Infinite Jest: Rodent shifts Time-Space Continuum and Other Thoughts on a Minor Holiday

David Foster Wallace’s Infinite Jest Today1698.LOST.jpg
Well, we all know that Phil the rodent has awakened in his Punxsutawney burrow, ambled topside, cast his shadow, and gone back to sleep.

It’s fitting on a day in which a largish varmint shivs the meteorological time-space continuum that the popular time-space continuum-shivving show Lost returns to explode what’s left of our collective brains. When we last left the hapless survivors of Oceanic 815 they too had cut loose from the time-space continuum (ok, I’ll stop using that phrase cause I don’t really know what it means. I know it involves math and I have all the mathematical prowess of a weather-predicting whistle-pig).

Back on point: the whole O815 survivor group was stuck in the island’s past but their own biological present. They were in the midst of dropping an atomic bomb down the old hatch in hopes creating an explosion that would prevent their plane from crashing and thus reboot each of their individual history/time clocks and destroy/disrupt the Valenzetti Equation (the fictional Fibonnaci-esque number-sequence: 4, 8, 15, 16, 23, 42 which recurs as part of the show’s motif).

Because dropping a thermonuclear warhead is always the answer.

Of course if you’re lost (rimshot please), Hulu to rescue: they’re streaming all five seasons on demand. Now, you can get caught up to the show’s “present,” which is confusingly collapsed with its past and future.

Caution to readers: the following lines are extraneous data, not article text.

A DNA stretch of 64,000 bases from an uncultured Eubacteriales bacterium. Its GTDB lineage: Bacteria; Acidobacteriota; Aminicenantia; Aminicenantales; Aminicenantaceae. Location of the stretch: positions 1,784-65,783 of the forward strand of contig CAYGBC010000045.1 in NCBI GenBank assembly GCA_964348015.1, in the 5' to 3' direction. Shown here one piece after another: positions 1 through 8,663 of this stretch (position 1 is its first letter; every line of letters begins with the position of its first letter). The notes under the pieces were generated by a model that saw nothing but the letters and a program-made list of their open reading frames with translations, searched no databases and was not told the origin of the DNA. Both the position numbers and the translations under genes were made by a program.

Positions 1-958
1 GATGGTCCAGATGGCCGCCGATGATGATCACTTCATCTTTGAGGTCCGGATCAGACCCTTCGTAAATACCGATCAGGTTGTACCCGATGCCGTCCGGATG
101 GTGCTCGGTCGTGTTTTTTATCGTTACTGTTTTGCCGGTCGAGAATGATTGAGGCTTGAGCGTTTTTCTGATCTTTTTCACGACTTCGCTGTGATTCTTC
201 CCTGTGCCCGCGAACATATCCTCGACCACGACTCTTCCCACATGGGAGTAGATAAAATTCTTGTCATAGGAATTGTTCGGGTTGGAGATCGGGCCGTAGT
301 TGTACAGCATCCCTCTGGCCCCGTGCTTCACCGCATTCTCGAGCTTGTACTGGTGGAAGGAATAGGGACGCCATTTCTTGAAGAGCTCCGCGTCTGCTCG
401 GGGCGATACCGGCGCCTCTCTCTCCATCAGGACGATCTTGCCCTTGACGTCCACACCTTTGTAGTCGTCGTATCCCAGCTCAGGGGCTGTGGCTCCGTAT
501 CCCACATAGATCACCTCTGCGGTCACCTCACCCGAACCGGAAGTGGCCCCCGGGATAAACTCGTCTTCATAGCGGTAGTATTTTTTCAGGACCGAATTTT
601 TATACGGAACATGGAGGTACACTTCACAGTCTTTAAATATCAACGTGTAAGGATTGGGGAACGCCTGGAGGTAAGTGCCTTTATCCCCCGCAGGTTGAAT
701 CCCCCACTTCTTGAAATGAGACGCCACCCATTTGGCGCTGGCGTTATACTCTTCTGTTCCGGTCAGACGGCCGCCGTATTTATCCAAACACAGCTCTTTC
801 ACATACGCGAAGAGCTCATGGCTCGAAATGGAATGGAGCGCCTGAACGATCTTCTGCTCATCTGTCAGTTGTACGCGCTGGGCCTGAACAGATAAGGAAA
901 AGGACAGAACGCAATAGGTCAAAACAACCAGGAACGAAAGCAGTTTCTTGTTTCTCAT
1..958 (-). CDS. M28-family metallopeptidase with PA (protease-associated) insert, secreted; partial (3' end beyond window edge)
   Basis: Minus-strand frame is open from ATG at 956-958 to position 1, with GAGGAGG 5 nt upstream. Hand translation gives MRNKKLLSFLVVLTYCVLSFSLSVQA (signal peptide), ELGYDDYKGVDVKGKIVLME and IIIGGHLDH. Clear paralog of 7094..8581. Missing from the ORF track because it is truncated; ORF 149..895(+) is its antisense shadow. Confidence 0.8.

In the show’s present-present, ousted leader of the Others Ben has murdered his heir apparent John Locke while Locke’s doppelganger (we’ll call him Nietzsche for kicks) is out to kill God/Jacob. Meanwhile Rousseau has gone crazy and Desmond looks more and more like Jesus Christ.

It’s like a liberal arts meta-textual wet dream. kinda, sorta if liberal arts majors watched TV (officially we don’t).

There’s a lot of ink being spilled today about Lost. The knights of the media have started asking the tough questions such as: are the creators of Lost just making it up as they go along? It’s an odd question to me. They made it up: does it matter when? Would it make us feel better knowing that they made it up six years ago rather than yesterday?

Infinite Jest Yesterdayfailedentertainment.jpg
This Lost obsession, and more specifically this question of entertainments and their constructions, reminded me a little bit of David Foster Wallace’s Infinite Jest. You may recall that IJ‘s plot revolves (loosely) around a missing master copy of one of James O. Incandenza’s films titled Infinite Jest, a cartridge (film) so entertaining that viewers become catatonic, lose all other desires save endless viewings of the film.

In a novel of famous footnotes, the most famous perhaps is the 8-pager titled Complete Filmography of James O. Incandenza. Of course many IJ readers discuss what those films might look like. The Leroy Neiman Center for Print Studies at Columbia went a step further. Opening this week in their Gallery is “A Failed Entertainment: Selection from the Filmography of James O. Incandenza.

Yup, the Center commissioned artists and filmmakers to make the films listed in DFW’s famous footnote.

They’ll be shown on an infinite loop, like Lost on Hulu.

Infinite Jest Tomorrow
Roberto Bolano
In keeping with today’s shifts in the time-space continuum The New Yorker has published newly translated work from Roberto Bolano set to be published next week.

From the photo, you can tell that the story involves a guy and a dog and woman (who may or may not have here hair partially covering her face in a beguiling way). It also has a dead body, but that’s all you’re getting out of me.

The New Yorker seems fond of publishing things online with future dates as though it’s out but not really or something.

I don’t know, I think they’re just making this thing up as they go along.